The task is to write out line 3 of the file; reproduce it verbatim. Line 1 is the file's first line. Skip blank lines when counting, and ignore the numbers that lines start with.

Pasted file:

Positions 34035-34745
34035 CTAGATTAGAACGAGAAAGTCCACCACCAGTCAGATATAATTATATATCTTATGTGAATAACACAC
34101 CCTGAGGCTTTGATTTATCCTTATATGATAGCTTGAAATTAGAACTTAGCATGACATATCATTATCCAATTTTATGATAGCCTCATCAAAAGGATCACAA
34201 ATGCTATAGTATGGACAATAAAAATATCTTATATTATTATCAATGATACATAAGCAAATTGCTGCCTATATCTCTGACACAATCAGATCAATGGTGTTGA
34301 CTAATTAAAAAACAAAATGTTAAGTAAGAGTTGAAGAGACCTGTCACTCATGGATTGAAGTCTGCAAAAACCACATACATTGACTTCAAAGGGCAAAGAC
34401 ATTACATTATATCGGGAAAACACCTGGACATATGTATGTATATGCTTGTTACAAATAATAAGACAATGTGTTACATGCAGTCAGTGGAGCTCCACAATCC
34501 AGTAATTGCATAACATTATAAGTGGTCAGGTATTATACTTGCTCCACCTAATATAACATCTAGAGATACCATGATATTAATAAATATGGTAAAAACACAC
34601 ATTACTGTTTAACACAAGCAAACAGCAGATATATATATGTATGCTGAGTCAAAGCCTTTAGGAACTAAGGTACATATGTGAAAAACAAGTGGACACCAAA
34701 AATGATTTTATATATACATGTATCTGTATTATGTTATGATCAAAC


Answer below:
34101 CCTGAGGCTTTGATTTATCCTTATATGATAGCTTGAAATTAGAACTTAGCATGACATATCATTATCCAATTTTATGATAGCCTCATCAAAAGGATCACAA